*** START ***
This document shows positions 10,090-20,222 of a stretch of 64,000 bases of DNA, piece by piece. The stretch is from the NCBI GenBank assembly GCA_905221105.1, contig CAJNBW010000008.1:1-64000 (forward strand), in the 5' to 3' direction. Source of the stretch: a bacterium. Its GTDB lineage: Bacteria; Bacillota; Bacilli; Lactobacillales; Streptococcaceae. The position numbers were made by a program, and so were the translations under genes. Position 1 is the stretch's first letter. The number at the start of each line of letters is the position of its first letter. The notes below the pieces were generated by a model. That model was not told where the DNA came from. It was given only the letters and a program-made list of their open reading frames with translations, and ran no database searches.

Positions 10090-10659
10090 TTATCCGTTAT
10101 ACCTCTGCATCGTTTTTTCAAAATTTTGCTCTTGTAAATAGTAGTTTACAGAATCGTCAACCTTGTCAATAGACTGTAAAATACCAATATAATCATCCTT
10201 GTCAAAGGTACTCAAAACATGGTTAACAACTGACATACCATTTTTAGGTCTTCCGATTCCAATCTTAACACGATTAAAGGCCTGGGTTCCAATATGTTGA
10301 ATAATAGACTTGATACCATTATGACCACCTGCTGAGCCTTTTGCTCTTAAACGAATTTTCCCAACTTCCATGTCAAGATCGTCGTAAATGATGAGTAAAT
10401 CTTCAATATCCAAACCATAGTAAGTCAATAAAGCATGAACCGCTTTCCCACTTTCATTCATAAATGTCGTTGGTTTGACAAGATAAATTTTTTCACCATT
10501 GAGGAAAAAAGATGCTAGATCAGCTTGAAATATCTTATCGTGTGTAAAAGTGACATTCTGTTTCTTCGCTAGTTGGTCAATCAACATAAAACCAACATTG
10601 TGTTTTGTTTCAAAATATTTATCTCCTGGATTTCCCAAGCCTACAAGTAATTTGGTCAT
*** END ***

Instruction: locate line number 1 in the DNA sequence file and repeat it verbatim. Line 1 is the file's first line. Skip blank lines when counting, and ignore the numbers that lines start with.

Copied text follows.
This document shows positions 10,090-20,222 of a stretch of 64,000 bases of DNA, piece by piece. The stretch is from the NCBI GenBank assembly GCA_905221105.1, contig CAJNBW010000008.1:1-64000 (forward strand), in the 5' to 3' direction. Source of the stretch: a bacterium. Its GTDB lineage: Bacteria; Bacillota; Bacilli; Lactobacillales; Streptococcaceae. The position numbers were made by a program, and so were the translations under genes. Position 1 is the stretch's first letter. The number at the start of each line of letters is the position of its first letter. The notes below the pieces were generated by a model. That model was not told where the DNA came from. It was given only the letters and a program-made list of their open reading frames with translations, and ran no database searches.